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National Park Road Trip 2011: Zion Lodge


The scenic beauty of Zion Canyon can easily overwhelm you during a stay at Zion Lodge. The Western Cabins recently received a refreshing makeover, one that makes them one of the more desireable destinations in the Southwestern parks. Rising in front of the main lodge building is an ancient cottonwood tree that park officials say is dying. Photos by David and Kay Scott.

Editor's note: Having left most of the cold and snow behind in Bryce Canyon National Park, lodging guidebook writers David and Kay Scott have moved on to Zion National Park and a stay at Zion Lodge.

Zion National Park greeted us with a brilliant blue sky and cool temperatures.  Quite a change from the weather we experienced the last few days. The snow had slowed to intermittent flurries and the white ground cover accumulated during the evening was mostly gone by the time we departed Bryce Canyon National Park.

Flurries turned to a light rain as we descended toward Zion.  Something new we discovered; the drive on Mt. Carmel Highway through Zion National Park is spectacular even in a mist.  What a magnificent park!  Friends who visited Zion for the first time have told us they consider this their favorite national park.   

Several years ago the park commenced operation from April 1 through October a free shuttle that operates out of the visitor center near the south entrance.  One shuttle loop transports visitors along Zion Canyon Scenic Road past Zion Lodge to Temple of Sinawava.  A second loop connects the visitor center with various points in the neighboring town of Springdale.  Only park visitors with a confirmed reservation at Zion Lodge are permitted to drive their vehicles on Zion Canyon Scenic Road during the period the shuttle is operating. 
Like Grand Canyon Lodge on the North Rim and Bryce Canyon Lodge, Zion Lodge was built by the Union Pacific Railroad to promote tourism and rail service to the West.  In 1972 the Union Pacific donated all its Utah park properties to the National Park Service. The Park Service then signed TWA Services, a subsidiary of Trans World Airlines, as concessionaire.  TWA Services was later acquired by Amfac, predecessor of present-day concessionaire Xanterra Parks & Resorts.

Zion Lodge offers a combination of cabins and motor lodge rooms, all of which we have found to be quite nice.  In fact, we consider the amount of remodeling and improvement at Zion Lodge since our last visit three years ago to be quite amazing.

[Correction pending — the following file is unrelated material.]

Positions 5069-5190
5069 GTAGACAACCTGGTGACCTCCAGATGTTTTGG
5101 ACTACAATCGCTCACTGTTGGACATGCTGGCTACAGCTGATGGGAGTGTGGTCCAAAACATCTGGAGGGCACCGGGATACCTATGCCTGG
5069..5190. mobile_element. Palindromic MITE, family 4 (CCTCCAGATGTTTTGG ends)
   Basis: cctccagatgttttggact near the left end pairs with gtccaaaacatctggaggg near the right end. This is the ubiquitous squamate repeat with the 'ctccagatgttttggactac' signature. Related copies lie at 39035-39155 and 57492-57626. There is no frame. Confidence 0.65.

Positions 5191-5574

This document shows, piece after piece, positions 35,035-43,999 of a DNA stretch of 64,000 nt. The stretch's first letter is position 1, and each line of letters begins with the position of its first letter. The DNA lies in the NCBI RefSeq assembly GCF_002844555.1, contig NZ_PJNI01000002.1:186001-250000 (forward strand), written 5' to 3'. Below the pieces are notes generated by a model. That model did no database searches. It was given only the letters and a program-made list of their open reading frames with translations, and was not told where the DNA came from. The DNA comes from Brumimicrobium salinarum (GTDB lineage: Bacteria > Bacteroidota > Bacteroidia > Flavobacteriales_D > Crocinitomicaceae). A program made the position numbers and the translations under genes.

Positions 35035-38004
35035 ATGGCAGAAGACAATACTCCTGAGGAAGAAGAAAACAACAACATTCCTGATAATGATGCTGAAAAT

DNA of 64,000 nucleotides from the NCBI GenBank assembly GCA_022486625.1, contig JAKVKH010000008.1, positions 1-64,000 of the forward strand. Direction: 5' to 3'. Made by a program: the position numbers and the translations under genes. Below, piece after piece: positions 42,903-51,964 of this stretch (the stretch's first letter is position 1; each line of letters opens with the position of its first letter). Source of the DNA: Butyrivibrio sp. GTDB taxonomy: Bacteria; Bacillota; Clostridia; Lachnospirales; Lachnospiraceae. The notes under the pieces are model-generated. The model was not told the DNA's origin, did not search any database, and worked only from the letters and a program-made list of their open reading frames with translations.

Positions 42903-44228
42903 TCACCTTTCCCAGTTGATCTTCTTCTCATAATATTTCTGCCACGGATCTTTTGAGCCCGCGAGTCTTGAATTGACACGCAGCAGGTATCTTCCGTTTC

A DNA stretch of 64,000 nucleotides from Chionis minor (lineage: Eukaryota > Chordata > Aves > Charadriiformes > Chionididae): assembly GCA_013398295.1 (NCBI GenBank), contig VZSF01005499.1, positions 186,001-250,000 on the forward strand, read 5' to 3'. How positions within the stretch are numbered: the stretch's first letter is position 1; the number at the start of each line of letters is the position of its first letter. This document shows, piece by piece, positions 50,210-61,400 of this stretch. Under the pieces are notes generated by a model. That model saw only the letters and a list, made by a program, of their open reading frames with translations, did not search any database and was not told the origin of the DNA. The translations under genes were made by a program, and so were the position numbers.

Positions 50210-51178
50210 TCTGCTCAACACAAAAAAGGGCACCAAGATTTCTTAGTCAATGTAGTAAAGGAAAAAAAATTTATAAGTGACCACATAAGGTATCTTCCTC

A major remodeling of the 40 cabins has just been completed.  Xanterra replaced carpeting with fir floors, installed custom-made furniture manufactured by an Indiana company that has a long history of making furniture for national parks, and contracted with Pendleton Woolen Mills to recreate blankets and draperies based on historical photographs. 

During past trips we have not been particularly impressed with Zion’s Western Cabins, and considered them inferior to the Western Cabins at the North Rim and Bryce Canyon.  The renovation is quite impressive and has certainly changed our opinion.

Zion Lodge also offers 76 rooms in two motor lodge buildings.  These rooms are quite nice and have recently been upgraded with new carpet, furnishings, and 32-inch flat-screen televisions.  Xanterra is donating all of the old furniture to Habitat for Humanity and several other charitable organizations. 

Lodge rooms are available with two queens or one king bed.  Each room has a relatively large balcony.  During past trips the lodge rooms would have been our choice, but the Western Cabin renovations might have tilted us toward the cabins, especially on a cool evening when the cabin’s gas fireplace could be utilized.

A large grassy area fronting the main lodge has always served as a place for guests to lay out a blanket and doze, read, or visit with other guests.  This area is now cordoned off in order to install a sprinkler system and lay sod. 

This area is highlighted by a huge old cottonwood tree that offers shade to guests during hot summer days.  Unfortunately, the tree is growing old and has a short life expectancy.  The National Park Service has planted and is nurturing a seedling of the tree that will be used as a replacement.  If the superintendent was raised in the South, the cottonwood offspring may be named “Bubba.”

From Zion we're heading southwest past Las Vegas for a night in Barstow, California.  From there is it on to Wuksachi Lodge in Sequoia National Park.  Barstow certainly isn’t a tourist magnet, but it is located about 350 miles from Zion, a good day’s drive for us.  Barstow does boast an impressive renovated Harvey House that contains both a railroad museum and a Route 66 museum.

In addition, it is home to a major Burlington Northern Sante Fe rail yard, and we may well spend several hours with a hot cup of coffee watching freights roll through Barstow.

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One of our favorite trips in '09 was to Zion. We didn't stay at the Lodge - but now I'm disappointed we did not.  We stayed in town.  I was too sure about the use of the trolley thru the park, but this was a fantastic idea of the park.  Cant imagine 1,000s of cars up and down that road. We stopped at the lodge .... and I remember that huge tree, with tons of travelers relaxing under it.  It'll be a huge shame when it dies.

The Angel's Landing hike at Zion was certainly our most memorable day.  Pinnacle of our hiking success!

Thanks for all your daily updates.  I envy your "job" of visiting all the parks.

Finally took out the irregated yard. Finally.

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